I hate to use the obvious "4G or not 4G" pun ... but I just did.
March 30, 2011 9:32 AM   Subscribe

Should I order Clear 4G/3G internet service? I'm about to move into a new apartment. By default, I was going to get TimeWarner cable for internet, as TimeWarner is what I've used in the past and my new apartment (which is in NYC) will be cable-ready. But I see that Clear has a plan that gives you 4G wireless access at home + 3G access anywhere else (their "4G/3G" plan). This sounds very appealing, but I'm concerned I might be too much of a power user for it. If you've used Clear 4G, did you have problems with low speed or restricted data usage?

Details:

- I'm not constantly downloading huge files, but I sometimes do. It's important for me to be able to watch YouTube, though it's OK with me if I have to wait a couple minutes while it loads. I don't use the internet to watch movies or TV (I use DVDs for that).

- Clear claims that the 4G gives you "unlimited data," while the 3G has a cap. I don't see the cap on 3G as an issue, since I only occasionally use my laptop outside the home.

- However, it turns out that "unlimited" for 4G actually means ... limited! See, Clear has an "Acceptable Use Policy." The Policy says you have to make a vague agreement not to hog bandwidth; if you do, they could restrict or even cut off your service. Here's the full legalese in case anyone's interested (but please don't feel obligated to wade through this before commenting!):
Excessive Utilization of Network Resources.Wireless networks have capacity limits and all customers can suffer from degraded or denied service when one or a small group of users consumes disproportionate amounts of a wireless network’s resources. Clearwire, therefore, will monitor both overall network performance and individual resource consumption to determine if any user is consuming a disproportionate amount of available resources and creating the potential to disrupt or degrade the Clearwire network or network usage by others. This process of monitoring both overall network performance and individual resource consumption is consistent with the description of the nature of the Service previously described in this AUP. Clearwire reserves the right to engage in reasonable network management to protect the overall network, including analyzing traffic patterns and preventing the distribution of viruses or other malicious code.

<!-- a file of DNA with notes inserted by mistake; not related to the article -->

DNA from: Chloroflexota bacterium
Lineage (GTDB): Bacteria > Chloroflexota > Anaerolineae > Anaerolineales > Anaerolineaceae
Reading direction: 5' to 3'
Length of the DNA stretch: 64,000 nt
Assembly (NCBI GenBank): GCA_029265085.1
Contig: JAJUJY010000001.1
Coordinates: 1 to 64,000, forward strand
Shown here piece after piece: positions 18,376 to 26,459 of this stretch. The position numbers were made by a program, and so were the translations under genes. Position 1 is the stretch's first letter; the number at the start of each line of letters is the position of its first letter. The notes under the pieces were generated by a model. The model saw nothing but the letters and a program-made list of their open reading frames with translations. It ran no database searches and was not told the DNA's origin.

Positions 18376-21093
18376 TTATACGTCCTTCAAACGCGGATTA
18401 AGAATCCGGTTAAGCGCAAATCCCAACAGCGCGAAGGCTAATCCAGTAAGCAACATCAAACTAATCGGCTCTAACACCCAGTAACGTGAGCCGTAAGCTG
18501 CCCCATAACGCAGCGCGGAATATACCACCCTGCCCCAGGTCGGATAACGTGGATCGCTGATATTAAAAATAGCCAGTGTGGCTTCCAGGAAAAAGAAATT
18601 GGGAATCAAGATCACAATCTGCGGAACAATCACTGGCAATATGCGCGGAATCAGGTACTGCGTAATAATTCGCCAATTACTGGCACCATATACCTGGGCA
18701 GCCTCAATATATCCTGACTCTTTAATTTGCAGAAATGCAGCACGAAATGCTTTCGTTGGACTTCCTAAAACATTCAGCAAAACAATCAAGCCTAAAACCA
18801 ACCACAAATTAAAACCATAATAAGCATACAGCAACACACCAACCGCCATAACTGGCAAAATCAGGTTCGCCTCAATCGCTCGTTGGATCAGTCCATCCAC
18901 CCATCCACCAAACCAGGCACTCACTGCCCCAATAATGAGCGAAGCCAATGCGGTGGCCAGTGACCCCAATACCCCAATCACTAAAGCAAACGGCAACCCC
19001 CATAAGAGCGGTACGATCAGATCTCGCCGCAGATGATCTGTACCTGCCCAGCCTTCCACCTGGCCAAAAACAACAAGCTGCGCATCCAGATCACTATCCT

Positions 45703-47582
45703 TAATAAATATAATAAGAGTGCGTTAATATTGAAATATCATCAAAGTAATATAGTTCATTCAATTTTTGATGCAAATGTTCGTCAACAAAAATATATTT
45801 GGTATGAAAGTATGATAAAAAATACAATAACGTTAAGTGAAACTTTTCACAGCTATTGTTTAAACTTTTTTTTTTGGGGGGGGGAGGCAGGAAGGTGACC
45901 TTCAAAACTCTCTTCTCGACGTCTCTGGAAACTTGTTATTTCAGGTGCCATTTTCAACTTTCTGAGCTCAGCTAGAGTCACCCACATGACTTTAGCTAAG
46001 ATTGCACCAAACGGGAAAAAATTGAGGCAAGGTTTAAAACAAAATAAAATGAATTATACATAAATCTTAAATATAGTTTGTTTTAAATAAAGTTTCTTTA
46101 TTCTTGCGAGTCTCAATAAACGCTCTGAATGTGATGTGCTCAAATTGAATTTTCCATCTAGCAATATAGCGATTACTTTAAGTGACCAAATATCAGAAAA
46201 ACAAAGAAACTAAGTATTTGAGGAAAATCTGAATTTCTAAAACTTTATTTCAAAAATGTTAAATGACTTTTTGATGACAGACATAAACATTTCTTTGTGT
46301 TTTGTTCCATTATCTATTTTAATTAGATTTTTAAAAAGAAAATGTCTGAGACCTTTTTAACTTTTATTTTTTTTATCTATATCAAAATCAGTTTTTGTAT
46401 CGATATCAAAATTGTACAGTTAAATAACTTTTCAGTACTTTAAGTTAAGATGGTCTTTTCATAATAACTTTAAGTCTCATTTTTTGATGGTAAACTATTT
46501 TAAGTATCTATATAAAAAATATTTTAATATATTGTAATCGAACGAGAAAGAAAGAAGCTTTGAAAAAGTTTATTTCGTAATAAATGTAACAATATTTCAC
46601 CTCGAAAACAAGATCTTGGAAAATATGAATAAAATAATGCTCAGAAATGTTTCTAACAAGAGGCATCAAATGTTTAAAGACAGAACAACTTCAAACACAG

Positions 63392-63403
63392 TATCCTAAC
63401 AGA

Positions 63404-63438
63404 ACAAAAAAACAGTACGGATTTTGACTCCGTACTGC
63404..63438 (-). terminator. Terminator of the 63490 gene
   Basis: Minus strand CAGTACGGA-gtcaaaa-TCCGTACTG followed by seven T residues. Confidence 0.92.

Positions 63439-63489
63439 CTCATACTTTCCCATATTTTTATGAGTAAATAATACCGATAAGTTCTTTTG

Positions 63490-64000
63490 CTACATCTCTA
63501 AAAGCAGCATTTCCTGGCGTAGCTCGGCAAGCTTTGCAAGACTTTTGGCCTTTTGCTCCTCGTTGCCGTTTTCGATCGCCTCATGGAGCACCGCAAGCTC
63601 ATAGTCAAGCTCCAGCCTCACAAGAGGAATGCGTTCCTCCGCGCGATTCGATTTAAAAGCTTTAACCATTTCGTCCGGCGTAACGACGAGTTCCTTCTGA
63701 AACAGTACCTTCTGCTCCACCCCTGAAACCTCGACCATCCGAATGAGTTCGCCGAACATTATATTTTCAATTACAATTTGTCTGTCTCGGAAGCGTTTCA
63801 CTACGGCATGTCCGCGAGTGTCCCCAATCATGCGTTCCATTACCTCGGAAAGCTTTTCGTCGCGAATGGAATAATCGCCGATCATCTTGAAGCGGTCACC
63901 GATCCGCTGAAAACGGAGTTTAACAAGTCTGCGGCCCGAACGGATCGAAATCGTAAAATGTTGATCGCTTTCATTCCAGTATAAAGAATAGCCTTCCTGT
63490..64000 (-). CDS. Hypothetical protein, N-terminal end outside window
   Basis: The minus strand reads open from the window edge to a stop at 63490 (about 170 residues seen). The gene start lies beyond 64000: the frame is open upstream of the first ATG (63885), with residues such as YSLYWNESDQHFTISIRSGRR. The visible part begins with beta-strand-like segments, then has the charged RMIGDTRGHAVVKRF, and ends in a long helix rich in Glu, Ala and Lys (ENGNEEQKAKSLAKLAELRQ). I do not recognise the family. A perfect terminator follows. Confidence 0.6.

During periods of congestion, Clearwire uses various techniques such as reducing the data rate of individual bandwidth intensive users whose use is negatively impacting other users. This temporarily limits the amount of bandwidth available to the bandwidth intensive users until the congestion has diminished, at which point Clearwire will endeavor to lift any limits it may have imposed on bandwidth intensive users during the period of congestion. Clearwire may also consider historical usage patterns when temporarily reducing the data rate of bandwidth intensive users during periods of congestion. When feasible, upon observation of an excessive use pattern, Clearwire will attempt to contact you by telephone at the telephone number you gave to us or otherwise to alert you to your excessive use of bandwidth and to help you determine the cause. Clearwire representatives also are available to explain this AUP and to help you avoid excessive use incidents. If you are unavailable or do not respond to Clearwire’s attempt to contact you regarding excessive use, or if excessive use is ongoing or recurring and repeatedly having negative effects on other subscribers of the Service, Clearwire reserves the right to immediately restrict, suspend or terminate your Service without further notice in order to protect the network and minimize congestion caused by the excessive use. While the determination of what constitutes excessive use depends on the specific state of the network at any given time, excessive use is determined by resource consumption relative to that of a typical individual user of the Service and not by the use of any particular application.

Unlimited Use Plans. If you subscribe to a service plan that does not impose limits on the amount of data you may download or upload during a month, you should be aware that such “unlimited” plans are nevertheless subject to the provisions of this AUP. What this means is that all of the provisions described in this AUP, including those that describe how Clearwire may perform reasonable network management such as reducing the data rate of bandwidth intensive users during periods of congestion, will apply to your use of the Service. The term “unlimited” means that we will not place a limit on how much data you upload or download during a month or other particular period, however, it does not mean that we will not take steps to reduce your data rate during periods of congestion or take other actions described in this AUP when your usage is negatively impacting other subscribers to our Service.